Indexed on: 17 Dec '98Published on: 17 Dec '98Published in: Ophthalmology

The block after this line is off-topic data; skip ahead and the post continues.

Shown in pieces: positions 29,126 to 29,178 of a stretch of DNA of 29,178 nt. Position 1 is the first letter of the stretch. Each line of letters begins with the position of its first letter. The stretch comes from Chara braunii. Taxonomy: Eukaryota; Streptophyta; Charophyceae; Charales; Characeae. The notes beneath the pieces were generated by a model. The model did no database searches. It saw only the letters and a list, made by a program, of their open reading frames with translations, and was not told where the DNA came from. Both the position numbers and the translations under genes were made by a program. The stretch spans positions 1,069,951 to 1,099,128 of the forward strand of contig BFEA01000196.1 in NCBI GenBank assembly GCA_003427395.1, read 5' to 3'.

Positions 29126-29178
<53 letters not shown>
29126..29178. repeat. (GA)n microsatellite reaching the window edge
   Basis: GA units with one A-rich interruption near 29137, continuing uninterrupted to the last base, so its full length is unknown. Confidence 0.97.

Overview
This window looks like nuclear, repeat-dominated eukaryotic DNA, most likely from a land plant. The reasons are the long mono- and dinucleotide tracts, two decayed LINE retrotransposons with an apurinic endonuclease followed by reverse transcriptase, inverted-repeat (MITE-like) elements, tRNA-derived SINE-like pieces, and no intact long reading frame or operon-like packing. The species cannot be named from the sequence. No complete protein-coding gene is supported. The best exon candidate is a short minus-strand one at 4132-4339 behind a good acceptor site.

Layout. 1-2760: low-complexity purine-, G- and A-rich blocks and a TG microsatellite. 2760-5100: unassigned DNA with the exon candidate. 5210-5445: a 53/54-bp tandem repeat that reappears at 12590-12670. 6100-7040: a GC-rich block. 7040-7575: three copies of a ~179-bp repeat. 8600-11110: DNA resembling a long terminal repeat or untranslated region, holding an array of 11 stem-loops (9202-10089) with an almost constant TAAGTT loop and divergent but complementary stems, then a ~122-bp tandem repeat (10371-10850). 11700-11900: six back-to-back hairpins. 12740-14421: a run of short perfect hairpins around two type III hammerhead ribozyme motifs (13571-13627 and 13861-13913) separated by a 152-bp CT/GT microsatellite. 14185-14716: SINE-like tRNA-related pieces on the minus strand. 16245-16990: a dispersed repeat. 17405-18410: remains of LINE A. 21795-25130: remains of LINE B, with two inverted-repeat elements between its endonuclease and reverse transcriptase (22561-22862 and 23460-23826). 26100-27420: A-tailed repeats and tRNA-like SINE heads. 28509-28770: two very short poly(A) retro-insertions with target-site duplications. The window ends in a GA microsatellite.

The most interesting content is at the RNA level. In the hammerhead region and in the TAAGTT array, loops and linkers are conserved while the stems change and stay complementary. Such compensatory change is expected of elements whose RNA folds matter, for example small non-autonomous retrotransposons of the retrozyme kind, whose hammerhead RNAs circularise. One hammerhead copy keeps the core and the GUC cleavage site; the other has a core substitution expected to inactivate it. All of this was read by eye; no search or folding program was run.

Diabetic retinopathy (DR) is a major cause of visual impairment and blindness in adults. Antioxidant nutrients, such as vitamins C and E and beta-carotene, may be protective of some eye disorders, such as cataract and age-related macular degeneration, but a relationship between these nutrients and DR has yet to be defined. The purpose of this study was to examine the relation between dietary and supplement intakes of vitamins C, E, and beta-carotene and the risk of DR.Both cross-sectional and longitudinal data were collected from participants in the San Luis Valley Diabetes Study, including non-Hispanic white and Hispanic adults in southern Colorado.A total of 387 participants with type 2 diabetes completed at least 1 complete retinal examination and 24-hour dietary recall (including vitamin supplement use).Type 2 diabetes was defined according to World Health Organization criteria. DR was assessed by retinal photographs, using the Airlie House criteria to classify DR as none, background, preproliferative, or proliferative. Data for both eyes, from up to three clinic visits per participant, were used for analysis. Ordinal logistic regression analysis was used, taking advantage of multiple clinic visits by individual participants and observations from both eyes, to assess the risk for increased DR severity over time as a function of changes in intake of vitamin C, vitamin E, and beta-carotene. Six categories of intake for each nutrient (first to fourth quintiles and ninth and tenth deciles) were considered to ascertain any potential threshold effect. Analyses accounted for age, duration of diabetes, insulin use, ethnicity, glycated hemoglobin, hypertension, gender, and caloric intake.An increase over time in vitamin C intake from the first to ninth deciles was associated with a risk for increased severity of DR (odds ratio = 2.21, P = 0.01), although excess risk was not observed for the tenth decile or the second through fourth quintiles compared to the first quintile. Increased intake of vitamin E was associated with increased severity of DR among those not taking insulin (odds ratios = 2.69, 2.59, 3.33, 5.65, 3.79; P < 0.02, for an increase over time from the first to the second through fourth quintiles and ninth and tenth deciles, respectively). Among those taking insulin, increased intake of beta-carotene was associated with a risk for severity of DR (odds ratio = 3.31, P = 0.003, and 2.99, P = 0.002, respectively, for the ninth and tenth deciles compared to the first quintile).No protective effect was observed between antioxidant nutrients and DR. Depending on insulin use, there appeared to be a potential for deleterious effects of nutrient antioxidants. Further research is needed to confirm associations of nutrient antioxidant intake and DR.